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Access "IT Says Yes to NAS Gateways"

Published: 17 Oct 2012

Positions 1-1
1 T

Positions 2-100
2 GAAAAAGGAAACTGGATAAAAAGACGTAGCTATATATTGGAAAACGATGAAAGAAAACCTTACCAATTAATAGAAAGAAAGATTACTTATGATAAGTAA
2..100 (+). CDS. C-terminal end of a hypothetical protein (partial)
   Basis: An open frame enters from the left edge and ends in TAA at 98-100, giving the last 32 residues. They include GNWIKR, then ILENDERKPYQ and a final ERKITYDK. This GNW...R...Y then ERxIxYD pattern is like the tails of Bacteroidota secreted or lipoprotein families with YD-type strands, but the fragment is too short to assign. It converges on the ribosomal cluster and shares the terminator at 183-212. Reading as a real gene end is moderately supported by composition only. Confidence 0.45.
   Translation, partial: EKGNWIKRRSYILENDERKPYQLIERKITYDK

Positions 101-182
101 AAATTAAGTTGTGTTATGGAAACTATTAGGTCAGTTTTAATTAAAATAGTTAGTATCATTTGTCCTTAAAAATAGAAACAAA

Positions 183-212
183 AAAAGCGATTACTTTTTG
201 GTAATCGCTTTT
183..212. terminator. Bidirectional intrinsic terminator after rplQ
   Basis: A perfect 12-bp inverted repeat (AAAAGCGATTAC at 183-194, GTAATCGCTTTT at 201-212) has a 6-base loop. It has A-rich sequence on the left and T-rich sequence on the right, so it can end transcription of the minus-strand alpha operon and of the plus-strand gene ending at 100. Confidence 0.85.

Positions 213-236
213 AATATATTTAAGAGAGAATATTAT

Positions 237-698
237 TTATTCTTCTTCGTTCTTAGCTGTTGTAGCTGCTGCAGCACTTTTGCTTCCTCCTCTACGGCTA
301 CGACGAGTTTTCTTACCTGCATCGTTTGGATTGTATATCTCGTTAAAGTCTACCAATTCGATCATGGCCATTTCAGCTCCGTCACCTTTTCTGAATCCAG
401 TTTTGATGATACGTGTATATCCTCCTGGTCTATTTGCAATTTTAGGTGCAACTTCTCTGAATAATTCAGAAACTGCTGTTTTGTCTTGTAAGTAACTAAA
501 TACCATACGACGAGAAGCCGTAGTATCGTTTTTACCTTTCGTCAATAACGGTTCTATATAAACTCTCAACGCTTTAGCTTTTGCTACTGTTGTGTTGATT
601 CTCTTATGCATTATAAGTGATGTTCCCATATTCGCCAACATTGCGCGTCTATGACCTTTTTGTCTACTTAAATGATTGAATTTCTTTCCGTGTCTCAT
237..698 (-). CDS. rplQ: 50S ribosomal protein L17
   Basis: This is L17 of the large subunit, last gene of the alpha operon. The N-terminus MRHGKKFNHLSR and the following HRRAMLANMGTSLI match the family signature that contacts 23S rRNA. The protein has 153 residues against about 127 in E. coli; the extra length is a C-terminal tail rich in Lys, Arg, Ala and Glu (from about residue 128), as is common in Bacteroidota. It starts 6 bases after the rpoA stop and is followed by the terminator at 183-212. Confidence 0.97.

Among enterprise customers seeking file storage, network-attached storage (NAS) gateways--rather than standalone NAS devices--are gaining popularity. Gartner forecasts that gateways will grow from less than 2000 units in 2003 to 4700 units in 2007, with revenue increasing from less than $120 million to $195 million. IBM seems to have taken this news to heart, and introduced the TotalStorage NAS 500. It fronts IBM's Enterprise Storage Server (Shark), FastT and any non-IBM storage hardware resident behind its Storage Volume Controller (SVC) virtualization appliance. Based on a PowerPC processor and AIX, it offers 600% the NFS performance and 50% the CIFS performance of its NAS 300, a Windows-based gateway that IBM will discontinue this month. IBM's David Vaughn, worldwide NAS product manager, says his customers aren't interested in "point products"--i.e., standalone NAS arrays. And if they don't have a SAN? No problem. Just connect the NAS gateway and the SAN array with a direct Fibre Channel connection. "You don't in any way need a fabric," Vaughn says. ... Access >>>

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